Recent studies of estuary environments show that engineered nanoparticles are much more concentrated in films of bacteria, or biofilms, within estuaries than in the surrounding environment. Engineered nanoparticles, when exposed to complex ecosystems, have the potential to cause unintended ecological effects. Many of the predictive models currently used to quantify nanoparticle accumulation in these biofilms fail to account for the effects that charged nanoparticles have on the charged outer matrices of biofilms. To account for charge interactions, a model was developed to predict the mass-transfer rate of nanoparticles into hydrogels, which effectively function as uncharged biofilms, as well as charged biofilms. This model builds on previous models by accounting for nanoparticle diffusivity through hydrogels as well as the binding of species to the external fiber matrix of the hydrogel. In order to verify this model, quantum dot tracers were observed as they diffused into both uncharged hydrogels and charged biofilms. The data was then fit to determine the mass-transfer rate. Knowing the mass transfer rate will allow us to quantify nanoparticle accumulation and ultimately determine the impact of particle diffusivity and surface charge on nanoparticle accumulation in estuarine biofilms. Current research on quantifying nanoparticle ecotoxicity is sparse and the current regulations on nanoparticle disposal are limited, so the results of this investigation could potentially inform new regulations regarding the release of engineered nanoparticles into the environment.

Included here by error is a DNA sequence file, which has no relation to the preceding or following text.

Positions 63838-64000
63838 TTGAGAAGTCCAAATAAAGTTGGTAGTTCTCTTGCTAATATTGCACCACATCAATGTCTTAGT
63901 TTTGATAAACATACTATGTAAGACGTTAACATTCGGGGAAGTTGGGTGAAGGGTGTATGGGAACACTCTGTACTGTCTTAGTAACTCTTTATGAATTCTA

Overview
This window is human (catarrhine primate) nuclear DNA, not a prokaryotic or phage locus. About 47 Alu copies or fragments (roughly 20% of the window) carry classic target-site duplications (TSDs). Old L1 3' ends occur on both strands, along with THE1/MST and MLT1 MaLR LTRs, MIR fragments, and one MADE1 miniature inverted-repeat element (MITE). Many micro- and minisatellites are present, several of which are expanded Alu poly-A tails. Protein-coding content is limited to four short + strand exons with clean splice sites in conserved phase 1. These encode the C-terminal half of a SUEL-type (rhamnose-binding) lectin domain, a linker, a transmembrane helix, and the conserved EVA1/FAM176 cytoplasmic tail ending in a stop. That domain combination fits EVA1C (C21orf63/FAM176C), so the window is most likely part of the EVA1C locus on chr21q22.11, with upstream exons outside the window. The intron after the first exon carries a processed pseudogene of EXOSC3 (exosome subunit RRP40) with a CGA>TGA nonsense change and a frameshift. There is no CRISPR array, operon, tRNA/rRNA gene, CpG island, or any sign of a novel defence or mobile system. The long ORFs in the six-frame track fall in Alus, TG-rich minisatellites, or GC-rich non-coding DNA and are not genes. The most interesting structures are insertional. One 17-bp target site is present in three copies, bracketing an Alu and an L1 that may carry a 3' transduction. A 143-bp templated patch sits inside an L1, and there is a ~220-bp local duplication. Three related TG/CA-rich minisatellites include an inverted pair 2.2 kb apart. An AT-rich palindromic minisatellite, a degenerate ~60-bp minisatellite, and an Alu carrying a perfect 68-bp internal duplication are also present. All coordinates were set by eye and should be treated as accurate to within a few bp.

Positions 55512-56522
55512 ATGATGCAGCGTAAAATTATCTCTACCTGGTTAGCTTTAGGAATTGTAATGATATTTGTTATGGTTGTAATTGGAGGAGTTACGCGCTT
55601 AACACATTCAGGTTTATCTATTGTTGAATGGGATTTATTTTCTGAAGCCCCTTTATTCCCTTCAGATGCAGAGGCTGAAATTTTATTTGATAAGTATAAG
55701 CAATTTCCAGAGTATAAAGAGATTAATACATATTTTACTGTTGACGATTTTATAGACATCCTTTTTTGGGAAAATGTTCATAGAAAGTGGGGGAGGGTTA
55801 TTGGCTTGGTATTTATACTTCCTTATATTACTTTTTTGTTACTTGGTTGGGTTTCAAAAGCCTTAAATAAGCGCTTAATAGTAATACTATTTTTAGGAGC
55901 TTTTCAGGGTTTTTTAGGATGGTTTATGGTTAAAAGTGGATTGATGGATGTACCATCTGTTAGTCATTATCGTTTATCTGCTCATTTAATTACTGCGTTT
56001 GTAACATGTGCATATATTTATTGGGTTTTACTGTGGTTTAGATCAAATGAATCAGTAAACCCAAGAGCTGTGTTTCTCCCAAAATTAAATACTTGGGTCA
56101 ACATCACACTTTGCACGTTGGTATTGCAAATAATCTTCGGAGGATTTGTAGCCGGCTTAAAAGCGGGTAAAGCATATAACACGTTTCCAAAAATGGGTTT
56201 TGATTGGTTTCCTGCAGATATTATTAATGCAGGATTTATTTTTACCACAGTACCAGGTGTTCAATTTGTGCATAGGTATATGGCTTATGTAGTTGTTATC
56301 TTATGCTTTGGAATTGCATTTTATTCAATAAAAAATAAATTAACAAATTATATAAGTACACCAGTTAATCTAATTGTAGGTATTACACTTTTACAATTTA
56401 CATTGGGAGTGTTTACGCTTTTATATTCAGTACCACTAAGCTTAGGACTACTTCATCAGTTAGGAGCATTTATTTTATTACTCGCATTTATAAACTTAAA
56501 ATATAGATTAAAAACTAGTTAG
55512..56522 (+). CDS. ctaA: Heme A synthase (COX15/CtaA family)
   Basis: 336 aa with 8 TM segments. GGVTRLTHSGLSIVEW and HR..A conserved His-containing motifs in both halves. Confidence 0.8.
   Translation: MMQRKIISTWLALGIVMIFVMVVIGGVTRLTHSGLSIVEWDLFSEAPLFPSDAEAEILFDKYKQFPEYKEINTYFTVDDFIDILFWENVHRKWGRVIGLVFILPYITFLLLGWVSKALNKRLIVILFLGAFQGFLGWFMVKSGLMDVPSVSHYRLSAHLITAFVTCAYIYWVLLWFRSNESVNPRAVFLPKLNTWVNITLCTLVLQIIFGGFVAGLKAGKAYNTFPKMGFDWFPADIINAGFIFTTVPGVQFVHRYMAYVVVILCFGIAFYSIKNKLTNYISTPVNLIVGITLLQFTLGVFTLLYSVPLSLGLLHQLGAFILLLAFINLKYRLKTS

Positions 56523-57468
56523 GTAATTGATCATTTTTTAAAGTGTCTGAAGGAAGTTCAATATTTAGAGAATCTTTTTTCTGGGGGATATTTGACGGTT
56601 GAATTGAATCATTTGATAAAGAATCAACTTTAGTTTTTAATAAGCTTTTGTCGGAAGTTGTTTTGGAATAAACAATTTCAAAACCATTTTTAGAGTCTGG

Team Members: Joshua Prince (Team Lead), Daniel Tento